You return home and your house has been burglarized. The place has been ransacked, destroyed. Your valuables are gone. Worse, you wake up and there’s a burglar in the house. In Your Home!
We can imagine but only those who have experienced it know the feeling of being violated.
So there’s a fellow who has committed at least 29 break-ins, burglaries, thefts on the West Side of Madison last year alone. Add bail jumping. (More here.) Much of what he stole has been fenced, so the owners will never recover their possessions. And it will be a long while before they can shed the feeling of vulnerability.
“This guy was a prolific repeat offender in terms of break-in’s several in my neighborhood!” says Meadowood neighborhood police liaison Dave Glomp. “Neighbors were terrified and in some cases they never got over it, some moved away and many didn’t get any of what was stolen back!”
The mope is up for sentencing 1:30 p.m. Friday, April 10, before judge Ellen K. Berz. You’re Judge Ellen, much time do you give him?
If you guessed “90 days,” you’re a winner. Well, actually, we’re all the losers.
Because 90 days is what the district attorney has recommended. Right in line with the perp’s defense attorney. UPDATE: Lt. Chalecki said the pre-sentence report “is completed by the DA’s office and is a background investigation, of sorts, into the suspect’s life and history. They use the results of that investigation to make a sentencing recommendation.” But now authorities are clarifying that the 90 days recommendation comes from the probation and parole agent responsible for doing the pre-sentencing investigation. “The DA’s office is not pleased with the recommendation and will be asking for significantly more time,” according to Detective Justine Harris.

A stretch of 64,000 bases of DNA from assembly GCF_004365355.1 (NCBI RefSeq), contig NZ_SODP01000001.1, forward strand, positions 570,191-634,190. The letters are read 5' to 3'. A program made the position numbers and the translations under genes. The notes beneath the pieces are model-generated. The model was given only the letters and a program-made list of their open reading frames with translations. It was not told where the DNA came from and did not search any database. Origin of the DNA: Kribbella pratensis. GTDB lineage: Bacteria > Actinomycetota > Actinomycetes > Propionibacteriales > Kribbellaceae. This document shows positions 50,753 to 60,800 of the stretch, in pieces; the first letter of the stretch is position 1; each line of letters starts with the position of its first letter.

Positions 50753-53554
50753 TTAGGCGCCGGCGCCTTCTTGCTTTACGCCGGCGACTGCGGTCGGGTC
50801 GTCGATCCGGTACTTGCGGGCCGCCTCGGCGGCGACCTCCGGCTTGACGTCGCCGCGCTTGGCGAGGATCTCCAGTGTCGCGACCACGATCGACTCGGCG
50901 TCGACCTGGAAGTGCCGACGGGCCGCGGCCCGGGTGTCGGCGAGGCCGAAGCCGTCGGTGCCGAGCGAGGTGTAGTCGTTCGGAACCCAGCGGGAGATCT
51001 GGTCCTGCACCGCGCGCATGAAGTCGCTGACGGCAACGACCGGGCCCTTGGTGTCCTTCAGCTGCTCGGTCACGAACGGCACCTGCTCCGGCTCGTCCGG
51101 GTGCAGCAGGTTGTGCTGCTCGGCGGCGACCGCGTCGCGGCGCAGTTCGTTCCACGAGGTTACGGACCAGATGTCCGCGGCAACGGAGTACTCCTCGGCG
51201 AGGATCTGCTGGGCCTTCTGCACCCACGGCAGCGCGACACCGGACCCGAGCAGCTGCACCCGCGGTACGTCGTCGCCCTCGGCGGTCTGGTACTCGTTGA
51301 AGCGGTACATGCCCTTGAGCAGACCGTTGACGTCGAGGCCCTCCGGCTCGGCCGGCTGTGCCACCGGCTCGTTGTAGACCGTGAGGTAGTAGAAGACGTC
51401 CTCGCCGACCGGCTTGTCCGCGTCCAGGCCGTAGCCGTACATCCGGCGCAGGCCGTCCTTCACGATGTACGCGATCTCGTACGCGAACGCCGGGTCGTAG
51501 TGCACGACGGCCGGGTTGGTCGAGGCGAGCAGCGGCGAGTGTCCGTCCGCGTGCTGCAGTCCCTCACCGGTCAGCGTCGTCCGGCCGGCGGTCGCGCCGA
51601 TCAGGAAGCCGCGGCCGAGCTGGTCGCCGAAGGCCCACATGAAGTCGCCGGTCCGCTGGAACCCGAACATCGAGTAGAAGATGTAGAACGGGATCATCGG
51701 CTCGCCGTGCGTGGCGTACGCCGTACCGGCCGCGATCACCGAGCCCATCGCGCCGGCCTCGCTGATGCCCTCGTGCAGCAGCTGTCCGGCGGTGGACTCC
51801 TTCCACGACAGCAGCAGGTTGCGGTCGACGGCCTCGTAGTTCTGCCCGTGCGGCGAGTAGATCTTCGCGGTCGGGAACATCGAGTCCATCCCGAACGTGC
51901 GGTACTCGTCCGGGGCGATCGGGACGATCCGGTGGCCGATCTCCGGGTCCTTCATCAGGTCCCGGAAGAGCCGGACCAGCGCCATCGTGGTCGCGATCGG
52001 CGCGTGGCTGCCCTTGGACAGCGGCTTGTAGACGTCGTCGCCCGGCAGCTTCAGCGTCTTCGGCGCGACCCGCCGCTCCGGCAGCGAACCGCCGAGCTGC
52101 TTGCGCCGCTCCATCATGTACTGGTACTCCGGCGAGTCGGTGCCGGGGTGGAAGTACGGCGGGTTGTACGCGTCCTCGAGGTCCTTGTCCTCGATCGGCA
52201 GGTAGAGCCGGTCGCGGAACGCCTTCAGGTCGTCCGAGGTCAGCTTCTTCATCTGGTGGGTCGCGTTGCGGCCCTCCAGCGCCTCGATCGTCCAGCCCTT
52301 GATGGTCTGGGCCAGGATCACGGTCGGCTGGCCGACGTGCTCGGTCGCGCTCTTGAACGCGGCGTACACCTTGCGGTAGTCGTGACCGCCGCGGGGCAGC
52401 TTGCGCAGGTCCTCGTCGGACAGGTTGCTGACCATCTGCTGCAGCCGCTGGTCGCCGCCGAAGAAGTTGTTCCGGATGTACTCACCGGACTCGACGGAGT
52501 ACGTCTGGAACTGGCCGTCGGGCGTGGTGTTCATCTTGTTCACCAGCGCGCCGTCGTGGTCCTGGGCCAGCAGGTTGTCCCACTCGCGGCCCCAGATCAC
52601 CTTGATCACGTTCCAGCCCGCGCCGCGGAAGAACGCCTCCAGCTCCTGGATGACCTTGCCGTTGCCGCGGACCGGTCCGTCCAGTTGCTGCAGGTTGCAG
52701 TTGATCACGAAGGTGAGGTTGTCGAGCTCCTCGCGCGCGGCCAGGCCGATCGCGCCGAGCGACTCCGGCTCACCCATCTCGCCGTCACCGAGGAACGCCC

Here is Madison Police Lieutenant Lori Beth Chalecki:
Roderick Williams, the prolific burglar from the west side, has a sentencing hearing on April 10 at 1:30 pm. Roderick is the suspect that burglarized a number of Westside homes, was arrested, incarcerated, and released. Upon his release on bail, he immediately went back burglarizing homes, again in the west district.
Here is what the probation and parole people recommend:
- For bail jumping, the maximum penalty is nine months in jail. The recommendation: two years probation.
- For Class F felony burglary, the maximum penalty is 12½ years in prison. The recommendation: 90 days in jail, probation for 3 to 4 years. BTW: the two penalties will run concurrent, so there will be no more than four years probation. As a condition, he has to work, go to school, or get treatment (for what, is not specified).
“Yes, he is off the street for now,” says Meadowood’s other police liaison, Merle Bengston. “But, if given another break in sentencing, the question is how long before he terrorizes once again?”
Lt. Chalecki advises:
[If] you have an opinion or voice you would like the judge to hear prior to her imposing a sentence, the DA would be willing to read letters, or excerpts of letters, received from citizens regarding the impact of his behavior on their neighborhood. It is also felt that having citizens attend (even if they can’t speak) shows the community cares about this outcome.
Hint! Hint! BTW: The DA’s office phone number to get comments read into the record is 266-4211.